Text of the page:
FEATURE: My Inspiration…by David Littlefair of O’ Messy Life | NARC. | Reliably Informed | Music and Creative Arts News for Newcastle and the North East

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Aiming to raise some of the money for a print run of EP Challenger, David Littlefair of O’ Messy Life opened up about a major inspiration on his life and music… 

The final track on Challenger is called For My Widow, and features Natasha Haws on backing vocals, Jenny Nendick on Cello, Rebecca Webb-Mitchell on violin.

While putting this track out I wanted to write a little about Ellen Littlefair, my paternal grandmother. Though she always preferred to be called ‘Nellie’.

Nellie was born Ellen Hearns on 8th December 1929 in Wallsend, one of five sisters. She left school at 15 to work as a factory machinist, churning out tank parts to support the war effort. At one of the many dances she and her sisters attended after the war, she met Ralph Howe Littlefair, a 23 year old man visiting home from National Service duty. The two hit it off, and moved into a succession of council houses, raising their kids first Ralph, then Paul. They lived first in a home infested with beetles and damp, then, as the justice of the post-war government brought habitable housing to millions, they moved to a council house with rooms for the boys. Nellie worked at Liptons shop checkouts and Ralph as a tool setter in a factory in South Shields.

As a child I’d visit her house with my parents on a Sunday afternoon. She’d cook an incredible roast, and we’d listen to her talk for hours on whatever subject; the stroke club, football, family, soaps, food. She would talk and talk and talk, the presence of audience almost incidental. Every now and again someone would manage to grab a moment to interrupt and put a tidbit of their own into the conversation, snatching a word-in-edgeways like two vagabonds jumping aboard a stopped freight train before it road off. 

Her house had a long wall of brown, stringy sofas that could accommodate her whole family down two generations below. We spent afternoons spread out on that furniture, flicking through the papers and reading the comic section while she’d walk a creaky imitation-brass catering trolley down the row of her grandchildren, doling out tea and Kit Kats. The loose front wheel it rode on sometimes would get stuck, jerking the trolley back and forth, moving haltingly, as though imitating her own slight limp. Both were slightly diminished but not at all ruined.

In the times in my life that I’ve felt sorry for myself I’ve felt embarrassed to not have followed the example Nellie set. When she had a stroke in middle age she lost the the use of one of her arms and was paralysed down one side. From then on the arm would curl around her torso like it were in a permanent sling, and she would walk by putting a good leg forward, then swing the stiffer leg around her body. To have lost so much dexterity so quickly must have been heartbreaking, but if she had ever struggled, her grandchildren were totally oblivious. Ralph had taken care of her from then on; two people whose dedication to one another truly embodied the phrase ‘in sickness and in health’.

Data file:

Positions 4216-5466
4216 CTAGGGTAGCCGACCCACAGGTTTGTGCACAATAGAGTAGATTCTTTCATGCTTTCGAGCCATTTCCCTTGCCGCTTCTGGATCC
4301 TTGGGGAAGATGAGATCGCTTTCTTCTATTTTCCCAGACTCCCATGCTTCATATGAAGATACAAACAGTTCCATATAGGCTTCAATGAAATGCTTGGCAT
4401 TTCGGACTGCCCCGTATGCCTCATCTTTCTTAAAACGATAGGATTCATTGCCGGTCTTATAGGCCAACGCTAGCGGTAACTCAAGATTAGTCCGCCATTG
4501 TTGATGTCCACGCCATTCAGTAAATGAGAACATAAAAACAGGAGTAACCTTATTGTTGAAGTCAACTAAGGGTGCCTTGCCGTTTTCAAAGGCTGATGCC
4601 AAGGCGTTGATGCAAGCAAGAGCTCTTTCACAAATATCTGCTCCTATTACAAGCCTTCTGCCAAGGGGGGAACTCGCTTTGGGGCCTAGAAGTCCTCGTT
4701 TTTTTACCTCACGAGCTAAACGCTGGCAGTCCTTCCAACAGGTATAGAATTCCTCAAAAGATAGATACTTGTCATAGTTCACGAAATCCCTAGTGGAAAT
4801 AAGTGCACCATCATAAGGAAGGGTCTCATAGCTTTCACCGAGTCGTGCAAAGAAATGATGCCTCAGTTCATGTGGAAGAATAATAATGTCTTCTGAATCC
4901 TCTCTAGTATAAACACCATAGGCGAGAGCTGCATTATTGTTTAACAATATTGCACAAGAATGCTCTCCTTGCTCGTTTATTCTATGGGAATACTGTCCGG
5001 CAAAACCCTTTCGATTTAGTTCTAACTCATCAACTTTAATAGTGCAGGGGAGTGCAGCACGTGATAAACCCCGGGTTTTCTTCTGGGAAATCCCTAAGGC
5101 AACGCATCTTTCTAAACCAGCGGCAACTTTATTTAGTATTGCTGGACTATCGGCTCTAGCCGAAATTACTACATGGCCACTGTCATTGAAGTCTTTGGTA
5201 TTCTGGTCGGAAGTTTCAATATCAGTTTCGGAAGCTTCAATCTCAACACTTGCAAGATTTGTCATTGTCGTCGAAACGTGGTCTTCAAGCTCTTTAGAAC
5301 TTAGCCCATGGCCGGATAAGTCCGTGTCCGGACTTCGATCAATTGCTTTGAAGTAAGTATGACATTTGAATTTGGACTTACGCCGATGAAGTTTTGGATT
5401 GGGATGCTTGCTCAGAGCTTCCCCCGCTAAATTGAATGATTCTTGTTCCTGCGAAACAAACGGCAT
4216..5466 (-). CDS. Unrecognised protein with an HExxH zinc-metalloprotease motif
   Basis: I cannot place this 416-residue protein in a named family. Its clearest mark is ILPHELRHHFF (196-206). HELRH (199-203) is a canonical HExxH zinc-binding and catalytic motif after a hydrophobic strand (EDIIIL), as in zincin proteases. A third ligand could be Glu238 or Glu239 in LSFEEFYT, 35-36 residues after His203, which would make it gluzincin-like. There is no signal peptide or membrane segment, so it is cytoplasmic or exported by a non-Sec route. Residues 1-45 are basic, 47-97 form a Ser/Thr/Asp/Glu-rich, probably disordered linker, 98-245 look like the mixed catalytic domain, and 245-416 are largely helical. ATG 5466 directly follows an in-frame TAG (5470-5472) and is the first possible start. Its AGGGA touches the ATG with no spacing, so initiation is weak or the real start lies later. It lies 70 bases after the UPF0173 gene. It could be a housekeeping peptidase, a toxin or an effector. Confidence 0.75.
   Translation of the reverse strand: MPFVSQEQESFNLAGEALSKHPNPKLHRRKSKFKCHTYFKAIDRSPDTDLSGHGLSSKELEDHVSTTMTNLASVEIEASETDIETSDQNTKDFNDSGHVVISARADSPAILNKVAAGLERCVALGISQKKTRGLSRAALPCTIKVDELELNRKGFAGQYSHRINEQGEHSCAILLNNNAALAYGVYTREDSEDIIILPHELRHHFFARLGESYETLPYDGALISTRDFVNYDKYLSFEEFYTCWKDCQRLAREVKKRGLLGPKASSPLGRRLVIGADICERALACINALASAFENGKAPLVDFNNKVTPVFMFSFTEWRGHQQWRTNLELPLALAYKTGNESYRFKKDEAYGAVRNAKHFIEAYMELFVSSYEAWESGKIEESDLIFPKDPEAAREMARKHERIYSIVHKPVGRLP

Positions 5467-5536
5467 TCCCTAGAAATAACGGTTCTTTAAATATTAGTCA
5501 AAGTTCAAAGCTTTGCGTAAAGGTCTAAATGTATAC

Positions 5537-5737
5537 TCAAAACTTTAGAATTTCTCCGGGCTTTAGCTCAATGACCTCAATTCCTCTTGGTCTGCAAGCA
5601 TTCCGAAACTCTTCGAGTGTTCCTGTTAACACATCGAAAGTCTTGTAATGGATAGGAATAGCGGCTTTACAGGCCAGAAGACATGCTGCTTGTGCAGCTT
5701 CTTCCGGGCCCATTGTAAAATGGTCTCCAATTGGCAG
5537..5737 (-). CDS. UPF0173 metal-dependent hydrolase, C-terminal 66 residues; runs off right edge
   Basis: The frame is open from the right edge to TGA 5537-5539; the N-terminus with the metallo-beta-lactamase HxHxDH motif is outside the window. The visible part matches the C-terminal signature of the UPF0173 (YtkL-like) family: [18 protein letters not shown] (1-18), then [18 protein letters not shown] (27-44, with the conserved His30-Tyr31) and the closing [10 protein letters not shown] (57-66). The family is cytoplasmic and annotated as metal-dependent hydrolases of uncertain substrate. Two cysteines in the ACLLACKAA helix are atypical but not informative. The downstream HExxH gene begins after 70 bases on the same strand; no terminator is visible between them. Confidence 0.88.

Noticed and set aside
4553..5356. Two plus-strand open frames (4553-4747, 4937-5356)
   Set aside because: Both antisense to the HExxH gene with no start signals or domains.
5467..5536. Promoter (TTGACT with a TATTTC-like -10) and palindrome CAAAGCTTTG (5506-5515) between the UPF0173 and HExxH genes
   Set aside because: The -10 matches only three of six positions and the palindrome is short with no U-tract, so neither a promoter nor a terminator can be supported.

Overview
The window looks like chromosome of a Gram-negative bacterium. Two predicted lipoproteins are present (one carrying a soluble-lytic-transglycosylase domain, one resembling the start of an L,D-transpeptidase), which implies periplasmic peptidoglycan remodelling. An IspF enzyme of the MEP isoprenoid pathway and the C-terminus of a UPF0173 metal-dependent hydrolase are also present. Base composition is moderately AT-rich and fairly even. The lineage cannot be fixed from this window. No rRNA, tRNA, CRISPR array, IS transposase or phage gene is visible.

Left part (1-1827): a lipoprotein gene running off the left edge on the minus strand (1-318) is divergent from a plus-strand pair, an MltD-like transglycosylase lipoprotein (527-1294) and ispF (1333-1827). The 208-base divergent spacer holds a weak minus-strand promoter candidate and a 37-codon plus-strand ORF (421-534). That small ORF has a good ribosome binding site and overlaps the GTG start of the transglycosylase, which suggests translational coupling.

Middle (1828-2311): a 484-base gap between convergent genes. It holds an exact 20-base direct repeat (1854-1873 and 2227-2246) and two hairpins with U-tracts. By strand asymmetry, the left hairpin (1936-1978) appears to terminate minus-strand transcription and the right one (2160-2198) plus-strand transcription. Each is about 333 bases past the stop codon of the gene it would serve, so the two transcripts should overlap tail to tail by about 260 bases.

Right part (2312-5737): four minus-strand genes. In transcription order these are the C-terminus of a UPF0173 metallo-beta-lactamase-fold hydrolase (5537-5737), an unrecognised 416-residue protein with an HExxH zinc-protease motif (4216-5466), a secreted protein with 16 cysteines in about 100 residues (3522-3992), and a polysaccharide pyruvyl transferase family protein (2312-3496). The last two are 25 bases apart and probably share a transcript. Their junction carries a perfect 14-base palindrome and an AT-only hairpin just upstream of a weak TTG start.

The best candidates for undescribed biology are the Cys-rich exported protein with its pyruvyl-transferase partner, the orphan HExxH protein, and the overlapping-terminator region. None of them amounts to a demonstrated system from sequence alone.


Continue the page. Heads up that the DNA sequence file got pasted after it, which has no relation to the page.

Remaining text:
I often hear people from what we call The Greatest Generation talked about as though they were refugees in a free-er modern world;  relics from a ‘simpler’ time whose lives were stoic and upstanding but ultimately predictable and simplistic. To some, the most profound struggles, loves and punishments of a life in the early part of the century can be waived away by the limitations that poverty, a traditional family life and predictable career arc impose on life. People without a choice to be anything other than they were by circumstances. They are wrong.

My grandmother left school very young, and worked in a series of manual jobs. She was not an uncomplex caricature and she lived a life as full of loss, achievement, longing and love as any other, but she was remarkable in that she met everything with a smile and with hope and positivity that flowed out of her like crude oil fountaining out of a fresh-struck well.

She loved puzzles and her living room table would sometimes be draped with a half built jigsaw; 1000 piece deconstruction of a rosebush photograph or a Van Gogh.

She kept a giant box of pens and dozens of colouring books. I used to do drawings where Sonic would fight Robotnik. I’d draw the floor. Then i’d draw sonic running at Robotnik. Then I’d draw Robotnik. Then I’d stop. Then I’d draw lines to indicate sonic jumping into Robotnik and I’d draw lines that showed robotnik firing lasers at Sonic, until the finished piece was just red lines and blue lines. Lines turning purple where they’d blur together. Trying to explain everything that was happening or could be happening at once and failing.

This song is in tribute to someone who’s relentless positivity demonstrated how few things are necessary to live a happy life